As our society progresses into the digital age, senior citizens are finding themselves increasingly targeted by financial scams. Whether its through deceptive phone calls, fraudulent emails or sophisticated online productions, older adults are often seen as easy prey for scammers looking to exploit their trust and vulnerability. However, there are ways that friends and family continue protecting seniors from scams through proactive collaboration. The consequences of falling victim to these scams can be financially and emotionally devastating, misleading seniors to give up their hard-earned savings and leaving them feeling isolated and betrayed. This financial deception can have long-term consequences on seniors who have been scammed. In this blog, well explore the prevalence of financial fraud cases targeting seniors, the tactics used by scammers and most importantly, how we can work together to protect elderly loved ones from falling victim to crimes against seniors. Common Types of Financial Deception Retirement scams result in a loss of more than $28 billion each year in the United States. Senior identity theft scams come in a variety of forms, such as identity theft, sweepstakes and lottery scams, and romance scams. Many scams come to senior citizens unsolicited a scammer calls or sends correspondence unprompted and uses a sense of urgency before seniors realize they have been taken advantage of. One of the most common financial crimes against the elderly involves sweepstakes or lottery scams informing them that they have received an unexpected windfall and must act immediately to ensure that they receive the winnings. This tactic is often to secure money through gift card purchases or to access bank accounts or debit cards. The lure of romance scams In 2020, romance scams accounted for the highest total reported losses among all scams reported to the Federal Trade Commission. Older adults are especially susceptible to romance scams, as the number of adults ages 55-64 who reported participating in online dating applications has doubled over the last few years. In 2020, seniors lost more than $139 million in relationship scams alone. Seniors are often at risk for isolation, loneliness and depression, and romance scams may present a new opportunity for a connection. People perpetrating these scams know the touchpoints to engage seniors in romantic interludes. Utilizing flattery and compliments makes victims feel special, lowering their defenses and making them more susceptible to the sales pitch (or scam). Scammers work to establish trust quickly, and then a sense of urgency emerges suddenly, the person on the other end of the phone needs a quick loan, or they are stranded and need to get home. These moments are the perfect opportunities for scammers to pounce on unsuspecting victims.Retirement scams are often rooted in false promises something that you will see throughout many crimes against seniors. Scammers prey on the basic needs and desires of every human the opportunity for more money or a late-in-life love. Seniors may lack technological familiarity and be susceptible to scams that prey on their trust. Because seniors do not navigate technology as younger generations do, they can be more vulnerable when a scammer presents themselves as an authority figure, such as a police officer or government official requesting information. Recognizing and Avoiding Financial Scams To protect loved ones against scams, have a conversation with them so that they know what kind of red flags to notice. Crimes against the elderly happen fairly quickly, based on a sense of urgency and misplaced trust. One of the first red flags to consider is that unsolicited phone calls or emails should be treated with extreme caution. If it sounds too good to be true, it often is. Many people get caught up in the get rich quick ideas that scammers often present. Seniors should watch out for these surprise offers and always verify the identity of callers when contacted. Scammers do not want to answer questions; they just want to take advantage of seniors. As soon as you try to uncover the truth, the scammer will often end the communication. Do not release personal information to people you do not know In addition, anyone who contacts you and requests personal information should also be thoroughly vetted for the need for that particular information. Businesses and organizations such as banks and the IRS have safety protocols in place to protect sensitive information, so they will not call you to request your account information directly. Its already known to them if you are a customer. Do not release this information, including bank account numbers, debit card numbers and PINs. This type of financial identity fraud is one of the easiest ways for scammers to access seniors assets. Do not send money to people you dont personally know Further protect yourself by not transferring or wiring money through financial services such as Western Union, which can be used worldwide. You may not be completely aware of who you are paying. Even more, seniors have fallen prey to losing an additional $12 million each year through cryptocurrency scams. Cryptocurrency is a relatively new form of payment that can be confusing if you are not familiar with it, and it can also be used worldwide. Once its been paid, there is no recourse to get it back. Be cautious of high-pressure sales tactics Life in 2024 moves very quickly, but beware of high-urgency tactics, such limited-time offers or limited quantities, which lowers seniors guards when it comes to taking the time to consider the proposition. During this time, scammers may brush off or diminish older adults objections or questions, pressing for an immediate resolution to the offer, which often includes accessing financial information. Ask for help from trusted professionals and close family members Many seniors do not report scam attempts or money loss because of embarrassment. When looking back after you have been scammed, the concerning red flags may be easier to see after you are out of the situation. If you have questions about the validity of an offer, purchase or unexpected romance, consult with trusted family members or financial advisors before releasing information or exchanging money. Family members should offer comfort and emotional assistance after loved ones have been scammed. It is often an embarrassing stigma to realize you have been scammed, paired with the personal financial deception as well. Friends and family members should lend an understanding ear and continue conversations and education to prevent further scams. Resources and reporting For elderly fraud protection and ongoing scams, The National Elder Fraud Hotline staffs compassionate and knowledgeable support specialists who can help older adults navigate the confusion and loss after fraud. This free service is available to all senior citizens and can be a valuable resource. When calling the Elder Fraud Hotline, seniors will reach a case manager who will help them through the reporting process at the federal, state and local levels. They will also be connected with other resources on a case-by-case basis. Additionally, protect yourself by investing in financial fraud prevention services. Research the best identity theft protection for seniors and make the decision that is right for your family. Attend locally hosted events from banks, nonprofit organizations and our Anthology communities such as Anthology of King of Prussia, Anthology of Millis and Anthology of Farmington Hills, which host scam prevention discussions and offer resources for residents to protect themselves from crimes against seniors. In conclusion, as we navigate the increasingly complex landscape of financial scams targeting the elderly, one of the most powerful tools at our disposal is continuing education. By empowering seniors with knowledge about common scams, red flags to watch for and strategies to protect themselves, we not only enhance their financial literacy but also bolster their ability to safeguard their hard-earned assets. As advocates for the well-being of our senior loved ones and community members, Anthology communities commit to providing ongoing education and support. Through collaboration and knowledge, we can help ensure that our residents remain vigilant, informed and resilient against financial exploitation.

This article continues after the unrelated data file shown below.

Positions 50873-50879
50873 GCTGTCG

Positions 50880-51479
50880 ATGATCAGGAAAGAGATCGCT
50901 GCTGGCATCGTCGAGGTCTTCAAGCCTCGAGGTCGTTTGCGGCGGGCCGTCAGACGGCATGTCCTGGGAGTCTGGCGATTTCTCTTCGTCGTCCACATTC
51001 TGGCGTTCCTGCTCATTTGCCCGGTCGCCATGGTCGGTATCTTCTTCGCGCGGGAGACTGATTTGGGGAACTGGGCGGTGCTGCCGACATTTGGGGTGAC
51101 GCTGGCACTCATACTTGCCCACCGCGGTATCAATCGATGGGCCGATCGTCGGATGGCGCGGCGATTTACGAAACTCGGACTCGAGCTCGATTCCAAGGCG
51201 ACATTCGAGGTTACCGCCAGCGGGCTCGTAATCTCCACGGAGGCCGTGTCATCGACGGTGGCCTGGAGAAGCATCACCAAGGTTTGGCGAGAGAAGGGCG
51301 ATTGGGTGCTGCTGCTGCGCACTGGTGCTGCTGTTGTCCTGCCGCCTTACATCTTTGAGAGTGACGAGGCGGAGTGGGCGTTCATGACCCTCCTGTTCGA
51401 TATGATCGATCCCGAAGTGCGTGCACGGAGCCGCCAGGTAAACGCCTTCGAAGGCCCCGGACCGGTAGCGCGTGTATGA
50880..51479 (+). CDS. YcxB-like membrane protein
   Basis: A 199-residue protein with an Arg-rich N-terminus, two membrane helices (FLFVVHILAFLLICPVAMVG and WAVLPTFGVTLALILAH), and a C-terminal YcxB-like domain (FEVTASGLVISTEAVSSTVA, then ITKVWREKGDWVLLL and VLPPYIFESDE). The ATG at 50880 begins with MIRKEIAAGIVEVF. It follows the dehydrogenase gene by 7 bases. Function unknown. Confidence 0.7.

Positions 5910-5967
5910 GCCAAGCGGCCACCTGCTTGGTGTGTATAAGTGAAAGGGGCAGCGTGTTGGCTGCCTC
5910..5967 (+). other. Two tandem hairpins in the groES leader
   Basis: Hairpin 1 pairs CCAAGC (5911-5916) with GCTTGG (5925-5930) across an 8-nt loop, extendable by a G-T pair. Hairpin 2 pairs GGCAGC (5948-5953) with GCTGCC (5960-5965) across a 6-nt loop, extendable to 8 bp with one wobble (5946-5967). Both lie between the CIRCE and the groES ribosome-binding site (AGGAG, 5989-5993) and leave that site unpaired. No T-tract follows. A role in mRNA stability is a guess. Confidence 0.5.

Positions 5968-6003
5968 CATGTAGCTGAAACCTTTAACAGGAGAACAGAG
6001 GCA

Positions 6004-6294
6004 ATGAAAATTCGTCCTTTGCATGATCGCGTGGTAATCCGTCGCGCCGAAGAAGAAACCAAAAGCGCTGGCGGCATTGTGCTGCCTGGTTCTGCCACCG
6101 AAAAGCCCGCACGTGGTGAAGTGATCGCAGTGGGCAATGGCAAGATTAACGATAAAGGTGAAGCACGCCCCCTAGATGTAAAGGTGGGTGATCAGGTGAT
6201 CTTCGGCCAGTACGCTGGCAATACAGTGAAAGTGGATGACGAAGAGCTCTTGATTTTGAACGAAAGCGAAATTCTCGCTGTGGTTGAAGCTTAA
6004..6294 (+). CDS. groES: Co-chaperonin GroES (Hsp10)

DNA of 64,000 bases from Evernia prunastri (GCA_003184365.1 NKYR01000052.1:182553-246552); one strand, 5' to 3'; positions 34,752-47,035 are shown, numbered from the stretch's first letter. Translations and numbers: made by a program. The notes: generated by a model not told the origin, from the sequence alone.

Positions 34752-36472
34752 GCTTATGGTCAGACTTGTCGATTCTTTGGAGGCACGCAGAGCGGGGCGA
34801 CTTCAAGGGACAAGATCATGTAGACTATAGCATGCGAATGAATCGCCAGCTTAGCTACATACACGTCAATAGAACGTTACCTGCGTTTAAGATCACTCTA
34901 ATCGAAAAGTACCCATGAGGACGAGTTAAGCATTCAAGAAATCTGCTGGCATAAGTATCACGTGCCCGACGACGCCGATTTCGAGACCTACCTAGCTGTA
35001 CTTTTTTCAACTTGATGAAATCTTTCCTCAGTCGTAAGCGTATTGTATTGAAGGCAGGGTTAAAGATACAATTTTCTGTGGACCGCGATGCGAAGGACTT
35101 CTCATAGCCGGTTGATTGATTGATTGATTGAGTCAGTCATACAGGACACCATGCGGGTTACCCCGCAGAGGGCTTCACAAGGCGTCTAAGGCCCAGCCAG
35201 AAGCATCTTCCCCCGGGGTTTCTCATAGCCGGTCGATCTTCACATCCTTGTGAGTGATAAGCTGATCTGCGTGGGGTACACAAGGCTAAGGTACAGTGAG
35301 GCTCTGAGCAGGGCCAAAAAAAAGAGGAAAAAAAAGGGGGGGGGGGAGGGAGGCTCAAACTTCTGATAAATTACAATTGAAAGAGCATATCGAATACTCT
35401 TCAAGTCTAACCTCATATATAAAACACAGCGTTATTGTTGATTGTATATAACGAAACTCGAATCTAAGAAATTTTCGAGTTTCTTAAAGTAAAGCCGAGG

Innovative VA Programs: Supporting Senior Veterans in Care

Providing care for our senior veterans can be a noble yet challenging task. These unsung heroes often grapple with unique health and support needs due to their past service and advancing age, leaving their caregivers in need of resources and assistance. Thankfully, innovative programs from the Department of Veterans Affairs (VA) offer a beacon of hope. From home-based primary care to telehealth services and respite care, these pioneering initiatives are revolutionizing the way caregivers can support our senior veterans. Home-Based Primary CareIn the realm of senior veteran care, the Home-Based Primary Care program serves as a crucial supporting pillar. This program is designed for veterans who have complex healthcare needs and find it difficult to travel to the VA medical center. It is a collaborative care model where a dedicated team delivers comprehensive care right at the veteran's home. This team is often multidisciplinary, consisting of doctors, nurses, social workers, and rehabilitation therapists, ensuring a holistic approach to the veteran's health care needs.The introduction of this program has significantly improved the quality of care for senior veterans. Caregivers have reported that it alleviates the burden of frequent hospital visits and ensures that medical help is available when it's most needed. For example, consider the case of Mr. Johnson, a World War II veteran. The Home-Based Primary Care program transformed his care experience, reducing hospital admissions and increasing his overall comfort by providing care right in his home.Telehealth ServicesAn important innovation in modern health care is Telehealth Services, a game-changing resource for caregivers of senior veterans. Through this program, healthcare services are delivered remotely via telecommunication technologies. This includes consultations with healthcare professionals, remote patient monitoring, and access to medical education.Telehealth services have been instrumental in enhancing the care experience for both caregivers and senior veterans. By bridging geographical barriers, it ensures timely access to health care services and reduces the stress and difficulty associated with travel. It's particularly beneficial for senior veterans living in remote or rural areas. Take the example of Mr. Smith, a Vietnam War veteran living in a rural area. Through telehealth services, he was able to regularly consult with his specialists, something that would have been difficult given his location.Respite CareRespite care is another transformative initiative from the VA. It's a service that provides temporary relief to caregivers from their caregiving duties. This gives caregivers the opportunity to rest, rejuvenate, and attend to their personal needs without worrying about the well-being of their loved ones. Simultaneously, it ensures that senior veterans continue to receive safe and professional care.Respite care acknowledges the crucial role caregivers play and the toll constant caregiving can take on their health and well-being. Caregivers like Mrs. Davis, who cares for her husband, a Korean War veteran, found respite care to be a lifesaver. It allowed her to pay attention to her own health needs without compromising the care of her husband.In the roadmap of senior veteran care, these VA programs are vital milestones. Home-Based Primary Care, Telehealth Services, and Respite Care each provide distinctive solutions to the challenges faced by caregivers. They enhance the quality of care and support caregivers in their demanding roles, ensuring our senior veterans get the quality of life they rightfully deserve. Veteran Care at Home by Senior Helpers GreeleyFor those living in Fort Collins, Loveland, Greeley, Wellington, or Longmont, Senior Helpers Greeley is committed to providing compassionate and comprehensive care for your loved ones. We offer veteran care services that can help seniors make the most of their VA benefits and maintain independence at home as long as possible. Contact us today to learn more 970-373-3858.